California retailers distribute more than 19 billion plastic retail bags annually; the average Californian uses an estimated 400 plastic bags per year; and, the average time use of a plastic bag is 12 minutes. The State’s Integrated Waste Management Board estimates that, in the Bay Area, residents use 3.8 billion plastic bags per year, and about one million of these bags end up in the Bay. Even with the emphasis on recycling of plastics in recent decades, the plastic bag recycling rate in California remains at less than five percent. El Cerrito, Richmond and San Pablo will join Alameda County, San Francisco and numerous other cities across the world with the ban of plastic bags in their communities.
“Banning plastic bags and encouraging the use of reusable bags is a local solution to a global problem. The ordinance will provide our community with multiple economic, environmental and health benefits,” says Richmond Mayor Gayle McLaughlin.
In addition to banning plastic bags, each city’s ordinance will require retail establishments to charge five cents for the use of a recycled paper bag. Although paper bag production may have comparable resource and energy intensity, they are favorable to plastic bags because of their end-of-life impacts. They are more successfully recycled than plastic bags and biodegrade rapidly when they become litter. Each city’s ordinance requires retailers to provide recycled bags which contain no old growth fiber, are 100% recyclable and contain a minimum of 40% postconsumer recycled material. Residents and shoppers can avoid any costs by bringing their own reusable bags.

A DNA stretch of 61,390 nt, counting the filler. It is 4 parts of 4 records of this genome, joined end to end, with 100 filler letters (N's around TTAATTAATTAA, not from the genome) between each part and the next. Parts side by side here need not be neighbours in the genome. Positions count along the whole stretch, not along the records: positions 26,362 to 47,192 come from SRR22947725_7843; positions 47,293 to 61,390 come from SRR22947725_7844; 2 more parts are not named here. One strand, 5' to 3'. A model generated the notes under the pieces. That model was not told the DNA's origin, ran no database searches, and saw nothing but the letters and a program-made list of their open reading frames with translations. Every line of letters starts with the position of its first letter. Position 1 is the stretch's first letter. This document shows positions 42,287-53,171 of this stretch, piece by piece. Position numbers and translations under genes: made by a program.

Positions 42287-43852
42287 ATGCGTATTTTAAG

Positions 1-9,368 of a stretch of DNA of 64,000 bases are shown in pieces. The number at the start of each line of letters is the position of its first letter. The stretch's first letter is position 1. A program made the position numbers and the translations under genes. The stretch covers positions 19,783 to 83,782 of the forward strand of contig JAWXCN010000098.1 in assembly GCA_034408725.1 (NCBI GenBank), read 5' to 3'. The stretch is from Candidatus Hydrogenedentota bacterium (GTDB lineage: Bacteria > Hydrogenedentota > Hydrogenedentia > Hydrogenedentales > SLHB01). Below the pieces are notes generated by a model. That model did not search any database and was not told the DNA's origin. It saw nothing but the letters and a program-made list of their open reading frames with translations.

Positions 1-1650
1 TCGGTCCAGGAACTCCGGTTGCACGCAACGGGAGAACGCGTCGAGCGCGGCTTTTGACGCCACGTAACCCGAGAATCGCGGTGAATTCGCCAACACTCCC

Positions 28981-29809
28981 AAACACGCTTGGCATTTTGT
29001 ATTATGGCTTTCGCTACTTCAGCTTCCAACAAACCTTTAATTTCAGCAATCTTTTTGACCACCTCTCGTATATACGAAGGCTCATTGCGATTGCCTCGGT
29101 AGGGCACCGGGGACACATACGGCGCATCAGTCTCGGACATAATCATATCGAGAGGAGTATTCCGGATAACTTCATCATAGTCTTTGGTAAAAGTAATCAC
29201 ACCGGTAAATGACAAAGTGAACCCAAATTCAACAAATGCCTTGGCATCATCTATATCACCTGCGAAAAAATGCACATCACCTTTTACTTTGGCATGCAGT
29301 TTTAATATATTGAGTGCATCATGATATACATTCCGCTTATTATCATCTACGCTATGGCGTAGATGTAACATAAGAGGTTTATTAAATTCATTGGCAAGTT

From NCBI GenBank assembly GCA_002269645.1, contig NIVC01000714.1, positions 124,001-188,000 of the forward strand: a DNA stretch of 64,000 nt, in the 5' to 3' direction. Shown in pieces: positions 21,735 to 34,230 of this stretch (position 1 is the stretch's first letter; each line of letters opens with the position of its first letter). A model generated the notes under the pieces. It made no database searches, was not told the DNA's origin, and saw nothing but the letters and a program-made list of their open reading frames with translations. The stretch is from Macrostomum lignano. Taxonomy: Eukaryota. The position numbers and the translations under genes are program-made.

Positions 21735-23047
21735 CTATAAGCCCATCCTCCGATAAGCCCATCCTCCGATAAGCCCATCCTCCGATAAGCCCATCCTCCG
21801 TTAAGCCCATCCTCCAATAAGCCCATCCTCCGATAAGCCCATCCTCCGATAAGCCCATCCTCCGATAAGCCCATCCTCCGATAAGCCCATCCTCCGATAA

Mayor Janet Abelson of El Cerrito noted, “The Single-Use Bag Ordinance will dramatically reduce the total number of disposable bags, especially plastic bags, that are distributed in the West County region. This will significantly relieve government costs for litter control and waste handling while also contributing to important clean water environmental compliance efforts.”
The cities initiated this effort in recognition that local taxpayers must bear the brunt of the plastic litter clean-up costs. It costs the state $25 million annually to landfill discarded plastic bags, and public agencies in California spend more than $303 million annually in litter abatement. This ordinance will further improve quality of life by conserving resources and reducing waste, litter and greenhouse gas emissions.
“By moving forward with the new regulation, plastic bags can be systematically replaced with recycled and reusable bags with the ultimate goal of keeping our neighborhoods and environment clean and free from plastic bag litter,” stated San Pablo City Manager Matt Rodriguez.